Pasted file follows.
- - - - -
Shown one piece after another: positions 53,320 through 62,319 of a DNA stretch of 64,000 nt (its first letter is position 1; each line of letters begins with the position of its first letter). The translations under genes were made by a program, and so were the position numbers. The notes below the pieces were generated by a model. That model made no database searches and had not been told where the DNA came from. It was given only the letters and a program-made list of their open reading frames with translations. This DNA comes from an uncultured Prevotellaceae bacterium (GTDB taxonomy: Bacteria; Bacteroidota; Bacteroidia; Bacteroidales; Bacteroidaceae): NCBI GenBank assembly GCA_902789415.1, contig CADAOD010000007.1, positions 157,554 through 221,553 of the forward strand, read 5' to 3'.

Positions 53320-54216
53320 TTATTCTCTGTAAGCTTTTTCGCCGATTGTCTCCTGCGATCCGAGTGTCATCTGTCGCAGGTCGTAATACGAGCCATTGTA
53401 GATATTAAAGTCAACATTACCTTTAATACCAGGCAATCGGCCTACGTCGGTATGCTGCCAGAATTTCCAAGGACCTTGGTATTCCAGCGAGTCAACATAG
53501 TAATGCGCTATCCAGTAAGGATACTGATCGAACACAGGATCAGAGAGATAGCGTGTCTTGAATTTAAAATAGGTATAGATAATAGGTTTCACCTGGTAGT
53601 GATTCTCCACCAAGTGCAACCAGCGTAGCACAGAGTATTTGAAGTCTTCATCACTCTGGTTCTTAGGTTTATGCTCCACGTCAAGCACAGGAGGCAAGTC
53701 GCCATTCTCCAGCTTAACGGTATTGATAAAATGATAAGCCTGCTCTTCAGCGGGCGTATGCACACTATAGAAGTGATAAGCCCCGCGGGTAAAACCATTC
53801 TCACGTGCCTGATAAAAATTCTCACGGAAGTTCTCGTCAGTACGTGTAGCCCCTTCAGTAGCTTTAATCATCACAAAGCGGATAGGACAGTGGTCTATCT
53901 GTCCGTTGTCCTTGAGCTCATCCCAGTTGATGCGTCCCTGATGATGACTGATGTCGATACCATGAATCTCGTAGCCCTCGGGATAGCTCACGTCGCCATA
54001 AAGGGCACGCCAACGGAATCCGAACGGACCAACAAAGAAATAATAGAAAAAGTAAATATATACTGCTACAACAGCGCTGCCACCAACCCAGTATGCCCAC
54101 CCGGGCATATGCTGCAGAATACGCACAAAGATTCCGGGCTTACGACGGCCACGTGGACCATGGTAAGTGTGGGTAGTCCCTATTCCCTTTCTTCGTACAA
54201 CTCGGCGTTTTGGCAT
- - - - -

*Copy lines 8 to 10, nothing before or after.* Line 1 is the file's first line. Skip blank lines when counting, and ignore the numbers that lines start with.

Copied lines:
53801 TCACGTGCCTGATAAAAATTCTCACGGAAGTTCTCGTCAGTACGTGTAGCCCCTTCAGTAGCTTTAATCATCACAAAGCGGATAGGACAGTGGTCTATCT
53901 GTCCGTTGTCCTTGAGCTCATCCCAGTTGATGCGTCCCTGATGATGACTGATGTCGATACCATGAATCTCGTAGCCCTCGGGATAGCTCACGTCGCCATA
54001 AAGGGCACGCCAACGGAATCCGAACGGACCAACAAAGAAATAATAGAAAAAGTAAATATATACTGCTACAACAGCGCTGCCACCAACCCAGTATGCCCAC